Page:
Meet Our International Exchange Students

Jan Burzlaff

Jan will be visiting the History Department as a Procter Fellow coming from Ecole Normale Supérieure (Paris). He intends to work under the supervision of Prof. William Ch. Jordan. After a one-year program at Sciences Po Lille in politics, Jan decided to turn to the study of History and Philosophy before specializing in Medieval History, the very core beginning of our modern world. His master's degree earned at EHESS deals with the ways the medieval citizens in the Holy German Empire saw and represented their cities, drawing on new patterns to understand political and social issues in the late Middle Ages. His main interest relays on Medieval History and on the links between communities, cities, and individuals, not to mention the new historical narratives of Global and Emotional History. 

Jan is looking forward to attending courses in several departments and discussing with scholars and other fellow students. He will also try to think about a potential history of social amnesia and intentional oblivion in the Middle Ages which has mostly been forgotten by now. He welcomes all sort of questions and would be happy to get in touch with prospective students. 

Anna Maria Cimino

Anna Maria Cimino comes to Princeton from Valle Agricola, a picturesque village in the mountains of Campania, in the South of Italy. She is currently pursuing her second year of the PhD program in Classics at Scuola Normale Superiore in Pisa. Her field of research is Latin Literature, and she is about to begin working on her final dissertation led by professor Gianpiero Rosati.

Before arriving in Pisa, Anna Maria lived in Rome for six years, and there, she attended Sapienza University. In 2012, she earned her BA degree (summa cum laude) in Classics with a dissertation in Roman History about the political agreement between Rome and Maccabees signed in 161 BC.(1Mac. 8: 17).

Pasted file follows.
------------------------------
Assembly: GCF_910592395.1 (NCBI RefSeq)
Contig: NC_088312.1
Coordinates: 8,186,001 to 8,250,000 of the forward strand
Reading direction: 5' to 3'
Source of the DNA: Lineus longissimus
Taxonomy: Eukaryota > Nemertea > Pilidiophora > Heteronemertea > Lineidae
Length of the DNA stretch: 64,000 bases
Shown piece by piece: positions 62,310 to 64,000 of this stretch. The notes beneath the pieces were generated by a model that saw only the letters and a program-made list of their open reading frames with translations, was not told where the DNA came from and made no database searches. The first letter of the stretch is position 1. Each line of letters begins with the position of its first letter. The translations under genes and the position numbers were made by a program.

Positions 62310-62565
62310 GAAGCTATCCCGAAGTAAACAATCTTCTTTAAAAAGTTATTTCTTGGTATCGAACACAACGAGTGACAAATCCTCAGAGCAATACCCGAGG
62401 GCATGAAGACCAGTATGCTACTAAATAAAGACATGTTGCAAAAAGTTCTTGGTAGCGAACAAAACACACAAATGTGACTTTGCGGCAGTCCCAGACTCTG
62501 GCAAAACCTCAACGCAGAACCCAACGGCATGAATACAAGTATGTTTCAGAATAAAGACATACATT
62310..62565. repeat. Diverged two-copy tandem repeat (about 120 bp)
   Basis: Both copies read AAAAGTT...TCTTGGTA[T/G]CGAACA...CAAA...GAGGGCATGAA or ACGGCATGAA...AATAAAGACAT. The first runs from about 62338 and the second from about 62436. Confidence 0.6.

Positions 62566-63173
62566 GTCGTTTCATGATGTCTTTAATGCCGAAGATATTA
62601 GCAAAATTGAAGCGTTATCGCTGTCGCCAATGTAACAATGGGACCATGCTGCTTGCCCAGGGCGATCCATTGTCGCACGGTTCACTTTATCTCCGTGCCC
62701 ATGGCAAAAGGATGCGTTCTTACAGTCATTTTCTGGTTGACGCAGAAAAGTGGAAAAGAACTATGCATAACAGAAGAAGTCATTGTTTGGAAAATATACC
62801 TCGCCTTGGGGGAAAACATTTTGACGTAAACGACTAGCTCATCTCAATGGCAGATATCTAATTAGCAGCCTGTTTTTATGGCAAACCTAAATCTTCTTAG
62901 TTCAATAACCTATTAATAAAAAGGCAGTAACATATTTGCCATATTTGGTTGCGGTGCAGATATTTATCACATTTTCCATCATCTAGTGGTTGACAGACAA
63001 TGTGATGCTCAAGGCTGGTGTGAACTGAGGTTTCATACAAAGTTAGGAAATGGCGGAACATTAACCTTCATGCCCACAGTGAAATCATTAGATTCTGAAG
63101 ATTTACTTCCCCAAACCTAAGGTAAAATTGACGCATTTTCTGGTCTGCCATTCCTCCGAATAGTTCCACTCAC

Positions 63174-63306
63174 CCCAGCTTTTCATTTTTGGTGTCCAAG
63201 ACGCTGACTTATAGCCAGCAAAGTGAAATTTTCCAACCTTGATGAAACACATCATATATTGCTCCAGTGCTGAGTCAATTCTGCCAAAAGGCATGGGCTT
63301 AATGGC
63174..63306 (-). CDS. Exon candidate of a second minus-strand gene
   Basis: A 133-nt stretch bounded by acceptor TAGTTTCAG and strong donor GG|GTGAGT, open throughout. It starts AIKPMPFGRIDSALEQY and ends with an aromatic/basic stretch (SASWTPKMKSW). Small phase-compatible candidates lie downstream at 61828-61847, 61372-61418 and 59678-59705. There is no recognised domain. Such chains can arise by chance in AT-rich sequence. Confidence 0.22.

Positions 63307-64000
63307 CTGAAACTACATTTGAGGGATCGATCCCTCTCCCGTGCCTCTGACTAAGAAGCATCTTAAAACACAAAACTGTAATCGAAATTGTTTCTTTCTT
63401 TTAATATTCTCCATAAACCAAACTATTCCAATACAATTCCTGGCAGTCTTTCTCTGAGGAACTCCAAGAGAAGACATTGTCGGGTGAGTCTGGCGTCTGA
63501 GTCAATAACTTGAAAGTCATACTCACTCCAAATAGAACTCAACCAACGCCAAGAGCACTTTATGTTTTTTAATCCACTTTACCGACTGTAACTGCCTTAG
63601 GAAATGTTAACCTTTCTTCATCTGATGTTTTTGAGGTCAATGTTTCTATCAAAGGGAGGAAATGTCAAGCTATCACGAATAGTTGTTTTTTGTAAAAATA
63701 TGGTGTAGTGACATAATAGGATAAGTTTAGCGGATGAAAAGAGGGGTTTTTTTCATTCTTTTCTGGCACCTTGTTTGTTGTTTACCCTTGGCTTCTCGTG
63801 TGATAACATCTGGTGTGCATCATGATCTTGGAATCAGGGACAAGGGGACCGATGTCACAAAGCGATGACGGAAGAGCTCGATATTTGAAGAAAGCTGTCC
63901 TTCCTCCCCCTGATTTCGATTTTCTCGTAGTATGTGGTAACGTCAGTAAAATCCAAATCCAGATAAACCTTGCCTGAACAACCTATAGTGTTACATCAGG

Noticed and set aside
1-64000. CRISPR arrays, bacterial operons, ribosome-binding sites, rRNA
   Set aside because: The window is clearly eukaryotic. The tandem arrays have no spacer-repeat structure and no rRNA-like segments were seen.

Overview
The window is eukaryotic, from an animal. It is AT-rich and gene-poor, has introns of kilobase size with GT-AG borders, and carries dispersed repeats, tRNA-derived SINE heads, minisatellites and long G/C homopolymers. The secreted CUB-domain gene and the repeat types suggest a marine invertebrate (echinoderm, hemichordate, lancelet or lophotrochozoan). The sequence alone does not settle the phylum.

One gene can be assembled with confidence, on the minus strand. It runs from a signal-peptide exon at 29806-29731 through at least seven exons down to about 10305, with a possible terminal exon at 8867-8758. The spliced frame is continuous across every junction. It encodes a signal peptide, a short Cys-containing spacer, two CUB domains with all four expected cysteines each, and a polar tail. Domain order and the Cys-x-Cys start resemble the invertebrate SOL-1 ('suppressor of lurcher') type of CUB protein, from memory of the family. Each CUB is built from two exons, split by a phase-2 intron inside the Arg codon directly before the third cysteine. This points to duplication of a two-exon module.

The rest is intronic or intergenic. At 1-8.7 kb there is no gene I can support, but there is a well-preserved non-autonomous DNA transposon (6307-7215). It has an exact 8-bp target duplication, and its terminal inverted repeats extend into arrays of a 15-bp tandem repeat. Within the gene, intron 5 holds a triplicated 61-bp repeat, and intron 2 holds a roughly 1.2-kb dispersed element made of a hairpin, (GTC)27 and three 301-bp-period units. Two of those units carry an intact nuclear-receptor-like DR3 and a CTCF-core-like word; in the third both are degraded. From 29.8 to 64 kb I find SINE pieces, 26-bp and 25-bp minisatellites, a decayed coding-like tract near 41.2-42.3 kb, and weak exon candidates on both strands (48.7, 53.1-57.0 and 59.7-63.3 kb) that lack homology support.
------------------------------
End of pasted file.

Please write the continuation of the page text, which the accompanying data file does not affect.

In 2015, Anna Maria obtained her MA degree (summa cum laude) in Philology, Literature and History of the Ancient World: her dissertation was about the characterization of Latinus’ kingship in the Aeneid, considered within the social and cultural paradigm of pre-Roman Bronze and Iron Age Italy and that of political and religious establishments of ancient Rome. Her research project for the PhD program consists of an analysis of all those elements –within the second exad of the Aeneid – that constitute a manifestation of the cultural memory of the poem and that could be proven to be interpreted as actual factors of intertextuality, just like literary quotes.

Anna Maria has chosen to spend a period of study within the Department of Classics at Princeton to collaborate with several professors who share her scientific interests and field of research. The chance of cooperating with them and attending their classes will provide an important opportunity for her to improve her academic profile. In fact, she would like to build her training on multidisciplinarity and open it up to suggestions from anthropology, sociology and psychology, in order to achieve a wider perspective about the Ancient World.

Beside Classics, Anna Maria is fascinated by Anthropology, and she is interested in Folklore and Legends of the South of Italy.

Hélène Daccord
Woodrow Wilson School

Hélène is a visiting research fellow from École Normale Supérieure in Paris. After beginning a master’s program in management science at ESSEC Business School Paris, Hélène entered École Normale Supérieure Ulm in order to lead a research project in economic geography. She will be studying at the Woodrow Wilson School, and working under the supervision of Prof. Eduardo Morales.

Hélène’s main research focus lies at the intersection of management and geography. She is particularly interested in digital innovation and its diffusion within space, which can offer so much to understand how competitive firms elaborate innovation strategies.

Hélène earned her master’s degree in Geography last year at Paris 1 - Pantheon Sorbonne University, writing a dissertation on the importance of proximity for aeronautical industries to innovate with big data. She is passionate about innovation strategies and wants to make the most of her year at Princeton to lead a multi-disciplinary research project, as it involves geoeconomics, geopolitics and strategic management.

Alessia Di Santi
Art and Archaeology

Alessia is a Visiting Exchange Student in the Department of Art and Archaeology. She is from Scuola Normale Superiore (SNS), where she is currently attending a Ph.D. program in History of Art. Her field of research is Classical Archaeology; in particular, she is interested in Roman Sculpture, especially in Roman Portraiture. Her Ph.D. thesis is focused on Antinous' images, with a special attention to their formation, diffusion and success. At Princeton Alessia will conduct research for her final thesis.